Tindle to direct Tobacco Research and TreatmentNov. 20, 2014, 8:36 AM
November is well-known as Lung Cancer Awareness Month. It is also the month that highlights awareness of less publicized forms of cancer including pancreatic cancer and stomach cancer.
All three of these diseases share a common risk factor — cigarette smoking.
Fifty years after the first U.S. Surgeon General’s historic report that linked tobacco products to lung cancer, Vanderbilt has recruited Hilary Tindle, M.D., MPH, as director of Tobacco Research and Treatment. Tindle is a well-known tobacco researcher who contributed to the 2014 50th anniversary Surgeon General’s report.
“Smoking is the leading cause of preventable disease and death and it is claiming 480,000 people a year,” said Tindle, associate professor of Medicine. “The public may not realize that smokers die an average of 13 years earlier than non-smokers.”
In addition to cancer, smoking also leads to cardiac diseases by hastening plaque buildup in blood vessels, or atherosclerosis.
Tobacco use is costing the U.S. $300 billion annually in health care costs and lost productivity. These societal costs are not geographically uniform. States like Tennessee and Kentucky still have some of the highest percentages of smokers, which may contribute to the region’s designation as the Stroke Belt and the Cancer Belt.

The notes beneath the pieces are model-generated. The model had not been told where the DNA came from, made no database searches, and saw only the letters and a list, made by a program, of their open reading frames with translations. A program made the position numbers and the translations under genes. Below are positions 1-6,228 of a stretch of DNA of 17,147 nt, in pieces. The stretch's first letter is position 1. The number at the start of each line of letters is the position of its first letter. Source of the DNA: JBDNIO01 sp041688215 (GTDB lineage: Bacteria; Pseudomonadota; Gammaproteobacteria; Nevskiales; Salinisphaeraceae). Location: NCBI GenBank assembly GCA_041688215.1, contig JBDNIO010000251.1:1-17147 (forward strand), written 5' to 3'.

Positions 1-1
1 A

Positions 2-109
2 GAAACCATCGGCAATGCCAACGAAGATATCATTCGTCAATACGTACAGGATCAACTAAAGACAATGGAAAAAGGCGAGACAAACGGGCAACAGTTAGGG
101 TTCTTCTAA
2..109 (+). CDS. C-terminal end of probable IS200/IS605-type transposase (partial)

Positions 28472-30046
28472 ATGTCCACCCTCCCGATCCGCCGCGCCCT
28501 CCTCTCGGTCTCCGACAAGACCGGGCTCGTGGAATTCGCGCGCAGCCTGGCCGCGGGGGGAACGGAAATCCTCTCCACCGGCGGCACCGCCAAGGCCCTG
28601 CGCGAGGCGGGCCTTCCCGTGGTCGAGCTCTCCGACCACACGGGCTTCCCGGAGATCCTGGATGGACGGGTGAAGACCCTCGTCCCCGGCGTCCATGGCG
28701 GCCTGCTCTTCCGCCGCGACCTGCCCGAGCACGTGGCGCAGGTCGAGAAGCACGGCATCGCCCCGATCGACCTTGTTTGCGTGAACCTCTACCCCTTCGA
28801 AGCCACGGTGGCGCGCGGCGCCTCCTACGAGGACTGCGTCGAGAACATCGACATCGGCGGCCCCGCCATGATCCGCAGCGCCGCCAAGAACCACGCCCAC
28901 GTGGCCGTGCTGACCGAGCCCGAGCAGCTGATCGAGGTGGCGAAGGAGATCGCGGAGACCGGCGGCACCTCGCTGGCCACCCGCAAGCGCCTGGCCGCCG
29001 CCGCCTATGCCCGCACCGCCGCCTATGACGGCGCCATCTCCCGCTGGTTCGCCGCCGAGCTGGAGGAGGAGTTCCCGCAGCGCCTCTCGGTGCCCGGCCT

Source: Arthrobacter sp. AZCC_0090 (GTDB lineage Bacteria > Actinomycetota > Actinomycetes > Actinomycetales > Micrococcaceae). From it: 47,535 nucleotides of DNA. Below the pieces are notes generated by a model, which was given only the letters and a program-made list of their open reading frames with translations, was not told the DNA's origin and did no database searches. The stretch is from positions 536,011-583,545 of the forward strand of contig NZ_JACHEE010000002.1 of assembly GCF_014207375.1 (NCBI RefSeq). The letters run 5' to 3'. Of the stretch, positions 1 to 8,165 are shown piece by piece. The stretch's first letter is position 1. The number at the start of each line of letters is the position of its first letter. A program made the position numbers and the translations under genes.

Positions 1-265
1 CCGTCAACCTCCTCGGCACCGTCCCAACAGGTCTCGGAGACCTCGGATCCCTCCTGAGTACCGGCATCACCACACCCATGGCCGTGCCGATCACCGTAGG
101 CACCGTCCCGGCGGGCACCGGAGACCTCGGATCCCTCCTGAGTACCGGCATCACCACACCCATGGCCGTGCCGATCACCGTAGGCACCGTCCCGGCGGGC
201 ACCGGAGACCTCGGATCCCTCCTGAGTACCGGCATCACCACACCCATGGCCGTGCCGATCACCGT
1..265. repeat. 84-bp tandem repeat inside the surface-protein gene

Tindle said eight in 10 smokers see a doctor annually and seven in 10 want to quit smoking. Over half of smokers actually try to quit every year. But most don’t use quit aids like nicotine replacement products, prescription medications or counseling programs and, as a result, 95 percent of unaided quit attempts fail.
“We need to track and treat smokers in order to have an impact,” explained Tindle. “We can leverage the Electronic Health Record to track and treat tobacco users. We can proactively treat people over time and if they are not motivated to quit smoking, we can help get them motivated.”
Over the next year, VUMC will create and implement the new patient-centered tobacco control program which will include education for providers and staff.
The program will include assistance to patients while they are hospitalized.
“We can manage their nicotine withdrawal symptoms while they are in the hospital, regardless of the reason that brought them there,” said Tindle. “We will visit the patient at the bedside, talk to them about their tobacco use and discuss the relationship of smoking to their illness.”
At the time of discharge, VUMC will arrange for medication and counseling and provide an e-Referral to the Tennessee Tobacco Quit Line, a free telephone support program available at (800) QUIT-NOW (800-784-8669.)
Tindle said there are already compelling signs that Americans are willing to make lifestyle changes regarding tobacco use.
“There are now more former smokers than smokers. We can do it. We can’t afford to be pessimistic about changing smoking habits.”